Oklahoma football: A closer look at OU's depth at tight end

Here’s a look at the current tight ends on Oklahoma’s roster who are most likely to contribute.
by Ryan Aber Published: April 6, 2014

Tight end hasn’t been a big part of the Sooners’ passing game the last few years, except for occasional passes to fullbacks lined up at tight end. Here’s a look at the current tight ends on Oklahoma’s roster who are most likely to contribute.

BLAKE BELL

6-6, 264, senior

Bell will miss the rest of spring practice after suffering a knee injury last week but should be ready for summer workouts. Bell moved from quarterback after last season but has drawn strong reviews from coaches and quarterback Trevor Knight for his hands. His blocking needs to improve before he makes an impact.

ISAAC IJALANA

6-4, 248, So.

Ijalana is a junior college transfer who enrolled in January. He played just five games last season with eight catches for 80 yards. He has the bloodlines for blocking. Brother Ben is an offensive lineman for the New York Jets.

CONNOR KNIGHT

6-4, 230, So.

The walk-on saw time on special teams last season. If nothing else, Knight has the advantage of having plenty of rapport with the Sooners’ quarterback — his twin brother Trevor Knight.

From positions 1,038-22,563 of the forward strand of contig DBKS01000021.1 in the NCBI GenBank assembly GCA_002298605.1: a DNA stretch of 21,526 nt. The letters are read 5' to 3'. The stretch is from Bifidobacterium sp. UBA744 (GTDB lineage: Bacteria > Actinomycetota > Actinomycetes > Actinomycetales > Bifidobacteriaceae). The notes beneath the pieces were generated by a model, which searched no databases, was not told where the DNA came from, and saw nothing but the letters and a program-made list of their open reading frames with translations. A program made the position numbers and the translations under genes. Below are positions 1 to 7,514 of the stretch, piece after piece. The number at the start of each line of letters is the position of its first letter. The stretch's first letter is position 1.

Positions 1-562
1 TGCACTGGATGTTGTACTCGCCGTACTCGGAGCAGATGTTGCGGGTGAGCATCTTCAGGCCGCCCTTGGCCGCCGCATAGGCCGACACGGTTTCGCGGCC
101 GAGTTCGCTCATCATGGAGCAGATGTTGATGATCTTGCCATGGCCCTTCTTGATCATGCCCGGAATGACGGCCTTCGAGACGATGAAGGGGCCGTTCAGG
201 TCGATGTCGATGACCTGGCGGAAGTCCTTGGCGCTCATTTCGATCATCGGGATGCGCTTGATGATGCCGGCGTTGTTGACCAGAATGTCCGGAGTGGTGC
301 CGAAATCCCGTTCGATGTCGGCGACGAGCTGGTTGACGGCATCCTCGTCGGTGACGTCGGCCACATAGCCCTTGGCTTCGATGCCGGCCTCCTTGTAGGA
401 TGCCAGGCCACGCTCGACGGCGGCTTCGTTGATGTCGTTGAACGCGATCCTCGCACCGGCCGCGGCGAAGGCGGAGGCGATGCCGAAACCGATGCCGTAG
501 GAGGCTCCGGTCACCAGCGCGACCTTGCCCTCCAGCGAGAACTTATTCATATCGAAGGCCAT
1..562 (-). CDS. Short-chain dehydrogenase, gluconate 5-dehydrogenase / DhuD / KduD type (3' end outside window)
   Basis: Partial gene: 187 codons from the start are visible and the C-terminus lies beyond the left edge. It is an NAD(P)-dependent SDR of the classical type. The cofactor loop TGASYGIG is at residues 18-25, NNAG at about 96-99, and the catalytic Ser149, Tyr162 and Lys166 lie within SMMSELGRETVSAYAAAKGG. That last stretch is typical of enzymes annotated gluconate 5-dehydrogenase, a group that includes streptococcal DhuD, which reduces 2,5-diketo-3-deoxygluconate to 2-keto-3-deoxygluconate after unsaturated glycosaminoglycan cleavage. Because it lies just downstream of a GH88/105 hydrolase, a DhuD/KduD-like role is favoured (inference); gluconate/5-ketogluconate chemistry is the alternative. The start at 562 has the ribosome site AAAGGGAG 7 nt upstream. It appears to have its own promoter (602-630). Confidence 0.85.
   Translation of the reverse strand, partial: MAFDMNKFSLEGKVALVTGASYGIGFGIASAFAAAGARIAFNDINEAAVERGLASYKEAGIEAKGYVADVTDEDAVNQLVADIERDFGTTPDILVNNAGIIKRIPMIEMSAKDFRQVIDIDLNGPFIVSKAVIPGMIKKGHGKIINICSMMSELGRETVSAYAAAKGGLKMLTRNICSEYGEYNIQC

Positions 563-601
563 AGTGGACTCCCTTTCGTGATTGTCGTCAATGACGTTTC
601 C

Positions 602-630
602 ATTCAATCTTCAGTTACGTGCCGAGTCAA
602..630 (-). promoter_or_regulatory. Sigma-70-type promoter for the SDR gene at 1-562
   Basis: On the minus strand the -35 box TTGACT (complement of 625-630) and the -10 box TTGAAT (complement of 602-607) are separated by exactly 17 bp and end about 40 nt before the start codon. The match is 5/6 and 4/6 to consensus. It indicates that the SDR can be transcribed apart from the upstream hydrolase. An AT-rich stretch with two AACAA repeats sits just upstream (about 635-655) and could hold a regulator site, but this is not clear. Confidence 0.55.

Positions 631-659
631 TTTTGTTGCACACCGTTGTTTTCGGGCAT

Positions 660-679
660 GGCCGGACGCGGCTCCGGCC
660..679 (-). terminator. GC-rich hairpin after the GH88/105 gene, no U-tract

TAYLOR MCNAMARA

6-5, 240, So.

McNamara arrived with high hopes before the 2012 season. He quickly earned a start in the second game of that season before a shoulder injury led to a medical redshirt. McNamara had his first career reception in the Sugar Bowl and figures to be the most prepared for both the pass-catching and blocking responsibilities of the position.


by Ryan Aber
Reporter
Ryan Aber has worked for The Oklahoman since 2006, covering high schools, the Oklahoma City RedHawks, the Oklahoma City Barons and OU football recruiting. An Oklahoma City native, Aber graduated from Northeastern State. Before joining The...
+ show more


Trending Now


AROUND THE WEB

  1. 1
    Race-based hate crimes spike in D.C.; whites most common victims, but underreporting feared
  2. 2
    A blood test can cost from $10 to $10,000 in Calif. hospitals, according to a study
  3. 3
    WATCH: Massive NYC subway rat attacks straphanger
  4. 4
    Paying the ultimate price for journalism
  5. 5
    Mike Ditka blames Washington Redskins name-change talk on 'political correct idiots in America'
+ show more